Operating in the ever-dynamic electronics manufacturing segment, BGM Holding Company has succeeded due to its emphasis on the latest, high quality production lines. Installing three Juki SMT lines has helped it emerge as a one-stop destination for all domestic PCB manufacturing requirements
By Anwesh Koley
The Indian electronics industry has emerged as one of the fastest growing segments in the country. Over the years, electronics as an investment avenue in India has witnessed renewed interest among global EMS players due to a slowing down of various other economies. There’s little doubt that the international demand for electronics is constantly rising and is estimated to reach a market size of US$ 400 billion by 2020. Of this, India is expected to contribute a significant share.
According to market reports, the Indian EMS market clocked a revenue of US$ 4.24 billion in 2013 and is expected to expand at a compound annual growth rate (CAGR) of 13.3 per cent from 2013 to 2018 to reach a market size of US$ 7.92 billion by 2018. The Indian government is also making earnest efforts to increase domestic manufacturing levels to seize the enormous opportunities presented by the industry.
Electronics manufacturing: A target segment for fresh investments
The prospect of lucrative growth and a sustainable future has encouraged many young entrepreneurs to enter the electronics manufacturing domain. One such organisation is BGM Holding Company, which started its EMS operations in 2009 and in a short span of time has carved a niche for itself. Speaking about the journey of the company, Amrinder Singh, managing director, BGM Holding Company, says, “We started in 2009 as an EMS company for PCB assembly and over the past six years, we have developed our expertise in different product categories like set-top boxes, DVD players and electronic boards. We are an authorised RDS-approved service provider for Bharat Electronics Limited (BEL), C-DAC, the Delhi Metro Rail Corporation (DMRC) and even the Indian Railways.” The company also has certain turnkey projects from the lighting industry.
India promises to emerge as a major hub for electronics manufacturing among the south Asian nations owing to its low operational costs and easy access to various markets. These advantages provide ample potential for global OEMs and EMS companies across different verticals to outsource their assembling to Indian companies. The market for mobile handsets and audio equipment has seen major activity due to these advantages. “We are the largest manufacturers of PCBs for MP3 players and home theatre systems, producing around one million units per month for all audio related products,” says Singh. This was the company’s core area of operations till 2014.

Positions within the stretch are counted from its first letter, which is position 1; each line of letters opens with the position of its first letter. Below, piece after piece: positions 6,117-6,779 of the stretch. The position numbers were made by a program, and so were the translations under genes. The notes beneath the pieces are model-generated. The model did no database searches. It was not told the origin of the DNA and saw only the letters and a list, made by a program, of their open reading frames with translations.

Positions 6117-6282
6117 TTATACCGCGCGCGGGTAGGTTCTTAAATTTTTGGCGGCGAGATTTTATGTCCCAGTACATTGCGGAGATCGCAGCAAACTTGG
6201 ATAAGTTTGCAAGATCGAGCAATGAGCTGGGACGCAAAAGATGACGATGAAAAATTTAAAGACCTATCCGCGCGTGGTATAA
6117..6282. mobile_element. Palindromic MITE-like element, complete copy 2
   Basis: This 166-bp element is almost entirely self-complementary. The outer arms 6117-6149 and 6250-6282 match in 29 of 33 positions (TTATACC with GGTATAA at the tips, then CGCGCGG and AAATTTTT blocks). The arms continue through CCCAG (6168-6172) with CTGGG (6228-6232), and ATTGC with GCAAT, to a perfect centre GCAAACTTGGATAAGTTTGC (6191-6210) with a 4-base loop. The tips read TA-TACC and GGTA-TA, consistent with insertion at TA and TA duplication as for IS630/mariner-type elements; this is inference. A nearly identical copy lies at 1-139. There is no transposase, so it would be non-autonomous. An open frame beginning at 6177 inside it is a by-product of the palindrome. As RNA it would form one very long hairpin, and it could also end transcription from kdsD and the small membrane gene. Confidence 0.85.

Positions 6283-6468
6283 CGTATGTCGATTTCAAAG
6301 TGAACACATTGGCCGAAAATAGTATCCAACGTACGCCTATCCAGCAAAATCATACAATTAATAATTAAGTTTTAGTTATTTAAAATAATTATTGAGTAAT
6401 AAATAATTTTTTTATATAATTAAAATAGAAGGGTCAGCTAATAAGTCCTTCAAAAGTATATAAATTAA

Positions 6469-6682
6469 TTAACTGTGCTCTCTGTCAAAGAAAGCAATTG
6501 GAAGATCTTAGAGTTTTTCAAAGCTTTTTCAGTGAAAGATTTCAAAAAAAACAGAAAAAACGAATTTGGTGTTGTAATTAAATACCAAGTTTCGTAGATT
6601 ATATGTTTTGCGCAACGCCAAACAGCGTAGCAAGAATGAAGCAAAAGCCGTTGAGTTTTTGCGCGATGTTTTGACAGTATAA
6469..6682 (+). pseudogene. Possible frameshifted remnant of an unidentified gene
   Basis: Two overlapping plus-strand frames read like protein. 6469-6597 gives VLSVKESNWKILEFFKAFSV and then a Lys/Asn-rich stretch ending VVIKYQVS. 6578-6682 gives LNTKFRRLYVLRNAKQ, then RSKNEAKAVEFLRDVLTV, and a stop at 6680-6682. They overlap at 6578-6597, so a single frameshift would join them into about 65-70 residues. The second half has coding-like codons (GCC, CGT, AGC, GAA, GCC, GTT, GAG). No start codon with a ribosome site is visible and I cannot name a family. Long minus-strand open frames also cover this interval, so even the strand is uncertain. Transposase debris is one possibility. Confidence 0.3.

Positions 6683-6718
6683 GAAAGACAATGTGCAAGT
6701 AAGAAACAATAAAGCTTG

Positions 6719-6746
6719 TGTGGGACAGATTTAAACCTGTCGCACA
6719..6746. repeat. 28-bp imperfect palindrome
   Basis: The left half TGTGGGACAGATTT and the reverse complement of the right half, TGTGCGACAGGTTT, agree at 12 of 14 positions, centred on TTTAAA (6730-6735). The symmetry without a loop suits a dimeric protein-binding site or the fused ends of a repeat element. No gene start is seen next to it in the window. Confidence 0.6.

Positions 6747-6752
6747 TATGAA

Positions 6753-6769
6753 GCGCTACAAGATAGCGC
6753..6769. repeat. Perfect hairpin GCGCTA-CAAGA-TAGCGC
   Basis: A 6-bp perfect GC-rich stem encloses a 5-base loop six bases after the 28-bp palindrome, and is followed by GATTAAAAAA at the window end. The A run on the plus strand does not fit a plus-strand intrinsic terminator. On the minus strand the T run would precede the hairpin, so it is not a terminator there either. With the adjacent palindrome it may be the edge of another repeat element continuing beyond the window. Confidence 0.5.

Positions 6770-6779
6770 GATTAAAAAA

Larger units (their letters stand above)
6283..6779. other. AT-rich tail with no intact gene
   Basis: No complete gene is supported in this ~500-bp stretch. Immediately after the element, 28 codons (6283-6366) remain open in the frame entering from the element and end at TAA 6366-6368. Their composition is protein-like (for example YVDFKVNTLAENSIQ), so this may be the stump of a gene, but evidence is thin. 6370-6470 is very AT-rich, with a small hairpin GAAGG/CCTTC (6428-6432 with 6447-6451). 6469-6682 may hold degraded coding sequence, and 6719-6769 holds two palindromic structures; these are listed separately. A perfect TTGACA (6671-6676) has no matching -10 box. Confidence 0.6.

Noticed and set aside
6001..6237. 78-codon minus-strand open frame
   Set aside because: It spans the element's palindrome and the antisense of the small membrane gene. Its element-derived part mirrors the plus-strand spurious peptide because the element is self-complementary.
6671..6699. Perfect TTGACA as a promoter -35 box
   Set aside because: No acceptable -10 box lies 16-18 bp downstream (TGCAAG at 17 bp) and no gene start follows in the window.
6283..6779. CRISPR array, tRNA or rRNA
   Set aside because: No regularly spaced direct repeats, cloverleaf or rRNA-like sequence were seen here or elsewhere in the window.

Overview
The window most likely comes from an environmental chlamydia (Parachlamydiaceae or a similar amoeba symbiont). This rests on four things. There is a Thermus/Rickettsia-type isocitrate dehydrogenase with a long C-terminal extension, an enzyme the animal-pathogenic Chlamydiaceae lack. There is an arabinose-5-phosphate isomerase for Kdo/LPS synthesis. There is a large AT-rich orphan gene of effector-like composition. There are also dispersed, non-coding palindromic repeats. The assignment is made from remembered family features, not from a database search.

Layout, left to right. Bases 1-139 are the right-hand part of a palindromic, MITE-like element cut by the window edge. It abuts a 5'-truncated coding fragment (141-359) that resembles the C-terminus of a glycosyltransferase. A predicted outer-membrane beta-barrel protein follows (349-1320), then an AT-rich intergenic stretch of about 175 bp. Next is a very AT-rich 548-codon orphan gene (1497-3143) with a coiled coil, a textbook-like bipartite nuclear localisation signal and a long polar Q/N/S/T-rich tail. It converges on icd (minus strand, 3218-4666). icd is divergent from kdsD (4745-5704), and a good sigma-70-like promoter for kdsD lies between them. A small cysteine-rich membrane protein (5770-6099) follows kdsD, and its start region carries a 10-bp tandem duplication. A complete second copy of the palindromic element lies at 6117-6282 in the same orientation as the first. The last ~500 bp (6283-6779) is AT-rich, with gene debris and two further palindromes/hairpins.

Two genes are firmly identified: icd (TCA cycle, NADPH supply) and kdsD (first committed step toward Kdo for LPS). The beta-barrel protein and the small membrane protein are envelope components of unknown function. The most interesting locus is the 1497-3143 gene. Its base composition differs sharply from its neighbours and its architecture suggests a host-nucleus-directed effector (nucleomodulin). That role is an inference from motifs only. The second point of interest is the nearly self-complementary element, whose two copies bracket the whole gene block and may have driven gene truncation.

In August 2014, BGM entered the mobile phone manufacturing domain by creating a separate company called BGM Telecommunications Pvt Ltd. This proved to be a profitable venture. “In a span of around four months, we were manufacturing around 300,000 mobile handsets per month. This went well with the ‘Make in India’ initiative announced by the government and by June 2015, our production capacity was around two million handsets per month,” says Singh. Entering this market was a prudent decision as the telecommunications industry contributes the highest share of revenue—around 30 per cent—for the electronics market, followed by the consumer goods and industrial segments.
Areas of operation
The company has two production units located in Ghaziabad, Uttar Pradesh. The combined area of both the facilities is over 9100sqm. BGM employs over 1000 people and the senior level management comprises former employees from LG, Samsung and Nokia, amongst other large firms. “We are currently doing business with Karbonn, Lemon, Jivi, Hightech and Swipe. We are in talks with some other leading brands and we hope to finalise those deals soon,” says Singh.
Apart from handsets, the company is also coming up with a battery manufacturing unit and an LCD production plant soon. The LCD display plant for mobile phones is expected to be ready by the first quarter of 2016 and the battery production facility will be functional by October this year.
Production standards to match competition